The Art of the Political Putdown
Liberal or conservative, humor can be a powerful weapon in any politician's arsenal, and political journalists Chris Lamb and Will Moredock have seen their fair share of quips, witty remarks, and sarcastic pleasantries.
In mining the past few thousand years of political history, they've unearthed a treasure trove of humorous exchanges, from ancient Rome to modern day, to compile this collection of hilarious comebacks and putdowns.
- Features 11 brief essays analyzing the use of humor and wit in various political contexts
- Even-handed, intelligent, and lighthearted political humor that gives readers from the Left and the Right something to laugh about
This is a comprehensive, nonpartisan collection of witticisms, scathing burns, and mic-drop-worthy insults throughout history.
- A rare political humor book with something for everyone, and a welcome reminder that politics can also be a source of laughter
- Perfect for politics and history buffs and for anyone who appreciates smart humor and top-notch wit
- Great for those who loved Whose Boat Is This Boat?: Comments That Don't Help in the Aftermath of a Hurricane by the Staff of The Late Show with Stephen Colbert, Shade: A Tale of Two Presidents by Pete Souza, and The Wit & Wisdom of Winston Churchill by James C. Humes by James C. Humes
Chris Lamb, PhD, is a professor of journalism at Indiana University–Purdue University at Indianapolis. He’s an author, historian, lecturer, satirist, and columnist. He is the author of ten books, including Jackie Robinson: A Spiritual Biography, Conspiracy of Silence: Sportswriters and the Long Campaign to Desegregate Baseball and Drawn to Extremes: The Use and Abuse of Editorial Cartoons. His work has appeared in the New York Times, Wall Street Journal, Washington Post, Sports Illustrated, ESPN.com, NewRepublic.com, and the Philadelphia Inquirer.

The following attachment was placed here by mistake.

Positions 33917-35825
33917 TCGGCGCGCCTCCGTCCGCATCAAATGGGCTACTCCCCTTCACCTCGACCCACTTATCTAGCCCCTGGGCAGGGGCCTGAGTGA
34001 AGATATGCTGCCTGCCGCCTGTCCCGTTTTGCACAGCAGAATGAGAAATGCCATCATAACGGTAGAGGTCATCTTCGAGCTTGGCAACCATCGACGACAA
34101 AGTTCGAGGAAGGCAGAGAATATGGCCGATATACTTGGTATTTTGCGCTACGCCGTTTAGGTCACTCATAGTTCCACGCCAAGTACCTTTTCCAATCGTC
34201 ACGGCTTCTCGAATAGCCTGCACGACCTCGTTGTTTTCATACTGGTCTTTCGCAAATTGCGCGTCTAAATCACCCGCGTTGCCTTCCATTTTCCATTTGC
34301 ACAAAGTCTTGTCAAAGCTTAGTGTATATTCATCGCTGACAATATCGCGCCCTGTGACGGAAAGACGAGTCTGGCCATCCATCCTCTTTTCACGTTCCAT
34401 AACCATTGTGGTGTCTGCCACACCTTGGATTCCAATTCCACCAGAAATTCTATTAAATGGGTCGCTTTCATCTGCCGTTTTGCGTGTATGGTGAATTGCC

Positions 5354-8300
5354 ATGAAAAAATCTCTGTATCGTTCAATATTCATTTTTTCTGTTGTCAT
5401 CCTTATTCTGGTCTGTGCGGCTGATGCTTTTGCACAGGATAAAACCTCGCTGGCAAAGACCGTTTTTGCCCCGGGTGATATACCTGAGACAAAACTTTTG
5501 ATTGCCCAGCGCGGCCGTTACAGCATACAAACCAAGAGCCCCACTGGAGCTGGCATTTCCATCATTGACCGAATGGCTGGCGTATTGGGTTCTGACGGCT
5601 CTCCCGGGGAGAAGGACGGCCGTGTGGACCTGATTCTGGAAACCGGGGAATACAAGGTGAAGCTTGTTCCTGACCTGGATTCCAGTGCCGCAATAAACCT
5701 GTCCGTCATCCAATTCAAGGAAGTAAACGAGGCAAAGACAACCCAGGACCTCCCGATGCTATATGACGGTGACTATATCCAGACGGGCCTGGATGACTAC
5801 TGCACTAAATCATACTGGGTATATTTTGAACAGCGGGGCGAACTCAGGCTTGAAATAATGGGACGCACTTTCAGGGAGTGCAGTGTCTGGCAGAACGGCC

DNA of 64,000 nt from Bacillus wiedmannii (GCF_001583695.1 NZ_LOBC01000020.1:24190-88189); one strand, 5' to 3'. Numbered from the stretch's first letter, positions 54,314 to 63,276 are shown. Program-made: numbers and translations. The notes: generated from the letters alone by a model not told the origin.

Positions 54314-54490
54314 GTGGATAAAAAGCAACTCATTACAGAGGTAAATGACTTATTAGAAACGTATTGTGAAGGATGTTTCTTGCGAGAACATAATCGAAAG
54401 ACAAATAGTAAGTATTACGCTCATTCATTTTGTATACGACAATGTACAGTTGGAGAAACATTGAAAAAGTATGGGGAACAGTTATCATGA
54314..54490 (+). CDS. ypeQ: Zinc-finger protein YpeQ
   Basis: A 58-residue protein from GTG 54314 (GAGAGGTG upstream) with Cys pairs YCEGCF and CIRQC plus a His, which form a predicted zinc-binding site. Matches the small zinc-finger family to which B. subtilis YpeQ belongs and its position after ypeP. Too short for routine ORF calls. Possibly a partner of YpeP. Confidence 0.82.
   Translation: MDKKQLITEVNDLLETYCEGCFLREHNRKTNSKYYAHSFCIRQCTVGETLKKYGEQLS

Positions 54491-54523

Will Moredock was a staff and freelance writer for more than 30 years. His work appeared in magazines and newspapers around the nation, including the Washington Post, the Philadelphia Inquirer, and the Charlotte Observer. He was a columnist for Charleston City Paper for more than ten years, where he wrote about South Carolina politics. His books include Banana Republic Revisited: 75 Years of Madness, Mayhem and Minigolf in Myrtle Beach, and Living in Fear: Race, Politics and the Republican Party in South Carolina.